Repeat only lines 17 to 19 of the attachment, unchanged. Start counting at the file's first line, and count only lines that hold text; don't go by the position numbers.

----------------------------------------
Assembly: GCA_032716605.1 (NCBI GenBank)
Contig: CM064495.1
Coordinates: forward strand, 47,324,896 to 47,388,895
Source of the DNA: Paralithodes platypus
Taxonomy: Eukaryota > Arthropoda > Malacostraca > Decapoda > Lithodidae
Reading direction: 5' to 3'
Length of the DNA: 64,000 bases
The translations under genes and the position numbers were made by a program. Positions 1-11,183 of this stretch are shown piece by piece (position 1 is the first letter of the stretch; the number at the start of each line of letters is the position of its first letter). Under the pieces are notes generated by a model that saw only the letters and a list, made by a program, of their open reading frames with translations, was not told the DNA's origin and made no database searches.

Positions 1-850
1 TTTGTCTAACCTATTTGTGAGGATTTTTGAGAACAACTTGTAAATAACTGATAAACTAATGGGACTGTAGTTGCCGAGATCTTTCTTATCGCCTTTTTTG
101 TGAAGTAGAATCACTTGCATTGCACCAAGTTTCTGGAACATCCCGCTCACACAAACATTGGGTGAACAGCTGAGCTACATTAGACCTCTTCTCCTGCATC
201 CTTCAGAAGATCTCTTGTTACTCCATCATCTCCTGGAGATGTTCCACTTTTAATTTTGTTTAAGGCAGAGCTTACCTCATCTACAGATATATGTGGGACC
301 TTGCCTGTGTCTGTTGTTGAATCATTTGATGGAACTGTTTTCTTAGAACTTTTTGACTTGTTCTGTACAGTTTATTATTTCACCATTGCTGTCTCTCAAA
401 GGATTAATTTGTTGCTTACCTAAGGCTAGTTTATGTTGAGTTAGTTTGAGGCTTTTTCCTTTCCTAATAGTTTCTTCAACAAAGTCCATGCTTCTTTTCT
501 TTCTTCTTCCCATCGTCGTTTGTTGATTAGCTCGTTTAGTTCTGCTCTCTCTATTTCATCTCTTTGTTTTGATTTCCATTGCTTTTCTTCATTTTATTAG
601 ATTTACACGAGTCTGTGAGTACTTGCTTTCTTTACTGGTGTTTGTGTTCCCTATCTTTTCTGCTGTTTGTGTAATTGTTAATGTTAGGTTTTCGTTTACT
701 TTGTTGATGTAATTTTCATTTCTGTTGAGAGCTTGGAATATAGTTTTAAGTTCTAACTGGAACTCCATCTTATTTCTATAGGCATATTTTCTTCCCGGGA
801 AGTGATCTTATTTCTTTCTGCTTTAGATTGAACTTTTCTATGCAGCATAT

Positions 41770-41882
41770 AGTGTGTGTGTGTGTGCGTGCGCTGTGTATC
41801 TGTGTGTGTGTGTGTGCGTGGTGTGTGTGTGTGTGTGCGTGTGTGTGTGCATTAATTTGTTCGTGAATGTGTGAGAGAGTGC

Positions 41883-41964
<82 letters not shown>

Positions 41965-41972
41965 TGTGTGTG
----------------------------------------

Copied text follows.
701 TTGTTGATGTAATTTTCATTTCTGTTGAGAGCTTGGAATATAGTTTTAAGTTCTAACTGGAACTCCATCTTATTTCTATAGGCATATTTTCTTCCCGGGA
801 AGTGATCTTATTTCTTTCTGCTTTAGATTGAACTTTTCTATGCAGCATAT

Positions 41770-41882